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'Net May Protect Economy From Swine Flu, GAO Finds

in Broadband's Impact/Net Neutrality by

WASHINGTON, November 3, 2009 - The Internet could provide vital links between people and institutions to keep government running and businesses operating during an outbreak of H1N1 influenza, said a report released in October by the Government Accountability Office.

Maintaining a robust infrastructure that can handle a rise in the use of bandwidth-heavy applications that would be used during widespread pandemic-based telecommuting should be a top priority for network operators during times of heightened concern, the report said.

"It is obvious that a functioning Internet will keep both government, private companies and individuals in contact, and people will be able to access information from wherever they are."

The Internet would allow people to communicate effectively without coming together physically during an outbreak, GAO said. This would assist in creating “social distance” to reduce the potential for illness to further spread.

Many other governmental agencies, including the Department of Homeland Security, have been advocating that businesses and other enterprises consider increased use of telework by their workforce as a way to continue operations while maintaining physical separation from other workers during a pandemic.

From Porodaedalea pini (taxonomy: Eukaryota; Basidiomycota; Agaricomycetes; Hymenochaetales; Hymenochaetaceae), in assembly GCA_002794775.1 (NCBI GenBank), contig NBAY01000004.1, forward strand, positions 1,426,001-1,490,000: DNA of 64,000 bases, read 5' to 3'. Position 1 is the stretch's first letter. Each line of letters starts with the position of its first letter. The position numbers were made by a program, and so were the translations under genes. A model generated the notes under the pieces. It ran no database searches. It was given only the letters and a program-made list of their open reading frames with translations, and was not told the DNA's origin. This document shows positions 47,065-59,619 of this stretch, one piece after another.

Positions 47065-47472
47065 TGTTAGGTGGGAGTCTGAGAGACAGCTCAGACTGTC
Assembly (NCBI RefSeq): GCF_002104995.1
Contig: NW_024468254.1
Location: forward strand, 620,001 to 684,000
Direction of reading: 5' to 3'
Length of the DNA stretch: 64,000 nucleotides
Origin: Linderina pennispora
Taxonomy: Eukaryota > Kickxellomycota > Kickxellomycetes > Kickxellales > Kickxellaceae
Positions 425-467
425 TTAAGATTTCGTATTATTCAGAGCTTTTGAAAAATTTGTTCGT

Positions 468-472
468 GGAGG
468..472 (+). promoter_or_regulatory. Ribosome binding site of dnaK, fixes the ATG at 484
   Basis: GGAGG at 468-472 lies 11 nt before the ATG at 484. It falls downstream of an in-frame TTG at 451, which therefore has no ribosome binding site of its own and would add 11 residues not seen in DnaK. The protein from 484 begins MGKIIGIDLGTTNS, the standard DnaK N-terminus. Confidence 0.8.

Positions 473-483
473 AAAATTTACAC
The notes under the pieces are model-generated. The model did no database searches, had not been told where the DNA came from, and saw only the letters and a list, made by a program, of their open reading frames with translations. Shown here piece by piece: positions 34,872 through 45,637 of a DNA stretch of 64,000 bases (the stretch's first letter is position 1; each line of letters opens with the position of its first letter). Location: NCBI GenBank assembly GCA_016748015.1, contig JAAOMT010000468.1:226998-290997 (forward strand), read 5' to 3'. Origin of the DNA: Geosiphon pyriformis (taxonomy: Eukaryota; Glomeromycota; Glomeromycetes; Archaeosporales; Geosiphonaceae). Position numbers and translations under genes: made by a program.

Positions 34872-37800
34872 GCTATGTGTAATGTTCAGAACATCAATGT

Doing so would typically involve employees working from home and accessing their business’s networks over an Internet connection. Some entities have also advocated the use of the Internet as a means for reducing the social isolation that could arise when people are asked to avoid contact with others.”

But despite warnings over the harm of an H1N1 outbreak, the Department of Homeland Security has not weighed in on the importance of protecting networks during a pandemic or under threat of one - a situation the report called "unfortunate."

This omission contrasts the public tug-of-war for agency or executive authority to seize control of networks during national emergencies under proposed "cybersecurity" legislation.

Even without including H1N1 in its cyber doomsday scenarios, the department has failed to even assessed the viability of finding ways to call upon the public to voluntarily reduce non-essential network usage  in order to relieve congestion and maintain network availability for the public interest, the report scolds.

But a separate DHS study says increased demand during a severe pandemic could exceed the capacities of Internet providers’ access networks for residential users and interfere with teleworkers in crucial sectors such as the securities market and other sectors.

Currently, private Internet providers have limited ability to prioritize traffic or take other actions that could assist critical teleworkers - and many fear the FCC's recent Net neutrality regulation would proscribe any such conduct, however well-intentioned.

An intern at the National Journalism Center, Mercy was a Reporter-Researcher for until November 2009. She was a business reporter on leave from the Daily Nation of Nairobi, Kenya. She has a bachelor’s degree in English and Education from Daystar University in Nairobi.

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